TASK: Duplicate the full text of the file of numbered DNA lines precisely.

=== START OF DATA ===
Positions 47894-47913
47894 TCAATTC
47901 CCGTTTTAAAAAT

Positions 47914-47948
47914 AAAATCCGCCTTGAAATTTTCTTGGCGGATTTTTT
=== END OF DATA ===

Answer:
Positions 47894-47913
47894 TCAATTC
47901 CCGTTTTAAAAAT

Positions 47914-47948
47914 AAAATCCGCCTTGAAATTTTCTTGGCGGATTTTTT